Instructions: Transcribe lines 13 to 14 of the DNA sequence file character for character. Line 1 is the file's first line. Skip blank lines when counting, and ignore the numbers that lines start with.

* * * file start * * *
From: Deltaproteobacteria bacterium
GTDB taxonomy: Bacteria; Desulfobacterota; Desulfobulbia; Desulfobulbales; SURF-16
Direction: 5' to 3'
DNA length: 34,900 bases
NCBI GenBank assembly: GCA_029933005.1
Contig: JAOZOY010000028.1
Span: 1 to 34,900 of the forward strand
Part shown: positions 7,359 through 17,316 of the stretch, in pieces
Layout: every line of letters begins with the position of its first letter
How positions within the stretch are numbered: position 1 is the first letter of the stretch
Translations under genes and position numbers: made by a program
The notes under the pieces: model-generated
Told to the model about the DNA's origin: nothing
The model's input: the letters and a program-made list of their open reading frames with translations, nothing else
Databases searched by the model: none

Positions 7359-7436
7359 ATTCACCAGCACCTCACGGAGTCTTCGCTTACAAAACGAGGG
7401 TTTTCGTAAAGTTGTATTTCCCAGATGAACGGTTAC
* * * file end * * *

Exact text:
Told to the model about the DNA's origin: nothing
The model's input: the letters and a program-made list of their open reading frames with translations, nothing else